• I enjoyed your video but I’m not sure I agree with your approach of not focusing on one of the child’s key strengths and instead promoting verbal language. My three year old son does not speak yet, but we work on speech sounds ALL the time and he can now mimic those with increasing clarity. We DO focus on speech, but every SALT we’ve seen has told us that speech should not be the key focus, communication should, in whatever way is easiest for that child. By utilising his hyperlexic skills, I have programmed an app (a bit like the ones they have with pictures, but just words only) that turns his ability to read into a communication device. It enables him to communicate his needs in a way that he wasn’t able to before. I have also used his love of letters and numbers to teach him wider concepts and to increase social interaction, turn-taking etc. I agree it should be monitored so it does not become obsessive in nature and distract from other areas of learning, but I think in many cases, focusing on this skill can actually be a good thing.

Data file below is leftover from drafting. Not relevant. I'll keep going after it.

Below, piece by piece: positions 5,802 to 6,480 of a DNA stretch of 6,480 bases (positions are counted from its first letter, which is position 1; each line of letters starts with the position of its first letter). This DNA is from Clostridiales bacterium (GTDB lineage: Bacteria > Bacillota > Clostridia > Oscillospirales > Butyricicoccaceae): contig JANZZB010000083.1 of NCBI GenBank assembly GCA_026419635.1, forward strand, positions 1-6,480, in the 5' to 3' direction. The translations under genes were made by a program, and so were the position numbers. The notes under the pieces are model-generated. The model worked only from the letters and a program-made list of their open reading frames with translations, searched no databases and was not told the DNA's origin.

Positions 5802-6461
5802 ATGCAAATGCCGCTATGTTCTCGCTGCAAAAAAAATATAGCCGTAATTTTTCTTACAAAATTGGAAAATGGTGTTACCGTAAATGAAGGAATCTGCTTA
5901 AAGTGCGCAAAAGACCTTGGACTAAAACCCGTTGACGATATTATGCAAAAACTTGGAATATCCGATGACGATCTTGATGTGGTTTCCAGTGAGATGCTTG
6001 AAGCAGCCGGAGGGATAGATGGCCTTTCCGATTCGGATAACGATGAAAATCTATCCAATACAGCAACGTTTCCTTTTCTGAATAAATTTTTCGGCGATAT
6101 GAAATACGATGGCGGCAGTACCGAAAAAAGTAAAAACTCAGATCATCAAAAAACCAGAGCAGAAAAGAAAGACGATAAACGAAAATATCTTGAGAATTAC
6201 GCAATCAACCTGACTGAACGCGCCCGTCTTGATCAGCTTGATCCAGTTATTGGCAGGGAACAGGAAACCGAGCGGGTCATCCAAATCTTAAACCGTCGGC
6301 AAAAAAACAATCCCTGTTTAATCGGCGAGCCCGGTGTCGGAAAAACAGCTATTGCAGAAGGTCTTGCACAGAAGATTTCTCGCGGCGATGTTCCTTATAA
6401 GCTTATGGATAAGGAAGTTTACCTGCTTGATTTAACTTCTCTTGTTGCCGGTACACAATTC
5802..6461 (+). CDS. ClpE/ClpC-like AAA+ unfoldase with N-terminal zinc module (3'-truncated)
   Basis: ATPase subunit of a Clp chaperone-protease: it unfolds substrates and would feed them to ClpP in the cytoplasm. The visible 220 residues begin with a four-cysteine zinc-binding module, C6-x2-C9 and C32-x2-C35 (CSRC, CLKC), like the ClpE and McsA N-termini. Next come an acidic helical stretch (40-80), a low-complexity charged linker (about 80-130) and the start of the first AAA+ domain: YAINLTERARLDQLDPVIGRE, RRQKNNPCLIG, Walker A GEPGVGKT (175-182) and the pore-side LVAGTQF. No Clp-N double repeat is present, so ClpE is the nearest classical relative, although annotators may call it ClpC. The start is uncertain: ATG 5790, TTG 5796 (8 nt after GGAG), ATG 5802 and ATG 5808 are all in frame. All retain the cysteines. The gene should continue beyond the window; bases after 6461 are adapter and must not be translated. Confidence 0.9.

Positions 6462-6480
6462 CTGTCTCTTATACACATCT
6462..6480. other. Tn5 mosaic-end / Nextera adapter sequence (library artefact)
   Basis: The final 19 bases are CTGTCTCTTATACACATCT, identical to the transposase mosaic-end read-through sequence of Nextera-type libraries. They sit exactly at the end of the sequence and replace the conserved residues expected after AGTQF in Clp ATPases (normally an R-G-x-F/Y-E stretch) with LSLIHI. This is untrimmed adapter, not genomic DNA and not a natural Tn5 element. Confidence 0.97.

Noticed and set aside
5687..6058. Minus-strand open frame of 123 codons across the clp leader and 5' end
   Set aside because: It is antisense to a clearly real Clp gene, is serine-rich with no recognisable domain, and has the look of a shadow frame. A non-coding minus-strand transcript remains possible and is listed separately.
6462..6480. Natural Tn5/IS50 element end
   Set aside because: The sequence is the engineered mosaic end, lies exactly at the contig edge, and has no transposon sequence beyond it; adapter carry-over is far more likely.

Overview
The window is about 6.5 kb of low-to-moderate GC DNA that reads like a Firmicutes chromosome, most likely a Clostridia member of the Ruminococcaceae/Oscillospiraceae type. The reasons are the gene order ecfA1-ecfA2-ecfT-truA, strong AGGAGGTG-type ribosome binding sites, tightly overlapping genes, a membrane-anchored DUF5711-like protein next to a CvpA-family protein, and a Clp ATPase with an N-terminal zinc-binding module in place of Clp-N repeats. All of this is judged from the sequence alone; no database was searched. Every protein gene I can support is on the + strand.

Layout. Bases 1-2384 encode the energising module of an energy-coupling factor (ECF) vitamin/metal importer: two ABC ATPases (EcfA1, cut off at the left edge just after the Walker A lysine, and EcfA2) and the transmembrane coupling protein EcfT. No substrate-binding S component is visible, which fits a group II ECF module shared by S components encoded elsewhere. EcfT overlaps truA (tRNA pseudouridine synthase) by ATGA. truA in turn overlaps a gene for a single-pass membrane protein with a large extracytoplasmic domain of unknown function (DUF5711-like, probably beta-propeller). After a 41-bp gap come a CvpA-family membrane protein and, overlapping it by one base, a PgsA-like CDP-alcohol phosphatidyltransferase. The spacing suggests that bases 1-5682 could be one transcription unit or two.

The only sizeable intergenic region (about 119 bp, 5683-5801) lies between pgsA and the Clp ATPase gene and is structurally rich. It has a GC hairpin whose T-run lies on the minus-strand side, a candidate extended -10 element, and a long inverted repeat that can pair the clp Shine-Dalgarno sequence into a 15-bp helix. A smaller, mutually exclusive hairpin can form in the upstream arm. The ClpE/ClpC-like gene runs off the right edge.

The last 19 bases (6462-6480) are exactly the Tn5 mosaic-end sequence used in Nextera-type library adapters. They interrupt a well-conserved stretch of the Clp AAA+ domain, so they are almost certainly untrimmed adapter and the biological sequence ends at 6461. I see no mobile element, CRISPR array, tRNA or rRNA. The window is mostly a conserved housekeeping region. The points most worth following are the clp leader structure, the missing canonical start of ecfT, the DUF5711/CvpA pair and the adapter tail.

• Wow. My son is 29 and now I know what he is. Back when he was a kid the insurance didn’t cover autism. My showed many signs of autism. And read books at four and was reading history books at 7. He couldnt be touched. Poor socialization and language skills. And couldn’t follow written or verbal directions. Didn’t look into eyes. Etc. No one tested him until 15. By then he had anxiety. Right around 17. He became more outgoing and verbal. But social cues are still really poor. And as an adult he has relationship problems because if that. Also because he still hates being touched. Before he could talk at 3.5 years he was doing crazy things like getting up in the middle of the night and cooking or pouring gallons of milk down the sink. At 9 he collected old batteries. He was an f student in school until late highschool. Then in college he has been a straight a student because he is good at reading and writing. He is math dyslexic though. This is all similar to my brother who couldnt talk until 5 and walked very late. was building tvs from scratch at 9. Also was playing games against college kids on ms dos at 10. Had his own tv VCR computer repair at 17. But again very difficult with math and social skills. Now my grand daughter couldnt walk until 2. Only said a few words at 2. And now 2.5 is beginning to read and has been showing us objects to identify since 10 months old. Repeats a lot but remembers everything that is said to her. She knew all her letters capital and lowercase before she could more than a few words. And knows all the sounds and is answering ending sounds. Also counts to 30 in Spanish and english knows the Spanish and English alphabet etc. She understands both spanish and english. She knows every kids song possible. So I think she is following in the same pattern. She has been going ti therapy for speech, development and physical since 18 months. She showed unusual fears at a young age. Like walking around furniture it took her 2 months to go around a corner on a table. I really think its genetic. I am going to talk to the therapist about this. Very interesting.